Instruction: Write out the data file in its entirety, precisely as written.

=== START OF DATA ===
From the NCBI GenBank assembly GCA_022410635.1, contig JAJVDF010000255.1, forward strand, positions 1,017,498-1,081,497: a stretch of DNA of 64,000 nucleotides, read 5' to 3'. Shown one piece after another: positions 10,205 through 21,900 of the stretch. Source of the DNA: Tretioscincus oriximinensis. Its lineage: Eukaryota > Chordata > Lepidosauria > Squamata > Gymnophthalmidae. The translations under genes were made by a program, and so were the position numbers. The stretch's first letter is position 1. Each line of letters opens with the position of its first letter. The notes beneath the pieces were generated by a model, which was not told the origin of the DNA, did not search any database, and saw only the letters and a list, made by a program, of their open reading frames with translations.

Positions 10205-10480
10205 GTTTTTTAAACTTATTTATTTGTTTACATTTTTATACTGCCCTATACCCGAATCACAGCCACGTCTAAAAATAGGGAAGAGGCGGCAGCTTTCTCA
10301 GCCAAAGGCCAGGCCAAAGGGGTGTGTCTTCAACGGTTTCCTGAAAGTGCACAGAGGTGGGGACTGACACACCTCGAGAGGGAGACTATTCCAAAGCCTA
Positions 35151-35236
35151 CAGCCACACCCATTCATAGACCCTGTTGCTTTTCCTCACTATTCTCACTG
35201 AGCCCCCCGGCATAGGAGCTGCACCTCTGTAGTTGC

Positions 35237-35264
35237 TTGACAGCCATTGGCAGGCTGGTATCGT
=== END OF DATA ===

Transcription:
From the NCBI GenBank assembly GCA_022410635.1, contig JAJVDF010000255.1, forward strand, positions 1,017,498-1,081,497: a stretch of DNA of 64,000 nucleotides, read 5' to 3'. Shown one piece after another: positions 10,205 through 21,900 of the stretch. Source of the DNA: Tretioscincus oriximinensis. Its lineage: Eukaryota > Chordata > Lepidosauria > Squamata > Gymnophthalmidae. The translations under genes were made by a program, and so were the position numbers. The stretch's first letter is position 1. Each line of letters opens with the position of its first letter. The notes beneath the pieces were generated by a model, which was not told the origin of the DNA, did not search any database, and saw only the letters and a list, made by a program, of their open reading frames with translations.

Positions 10205-10480
10205 GTTTTTTAAACTTATTTATTTGTTTACATTTTTATACTGCCCTATACCCGAATCACAGCCACGTCTAAAAATAGGGAAGAGGCGGCAGCTTTCTCA
10301 GCCAAAGGCCAGGCCAAAGGGGTGTGTCTTCAACGGTTTCCTGAAAGTGCACAGAGGTGGGGACTGACACACCTCGAGAGGGAGACTATTCCAAAGCCTA
Positions 35151-35236
35151 CAGCCACACCCATTCATAGACCCTGTTGCTTTTCCTCACTATTCTCACTG
35201 AGCCCCCCGGCATAGGAGCTGCACCTCTGTAGTTGC

Positions 35237-35264
35237 TTGACAGCCATTGGCAGGCTGGTATCGT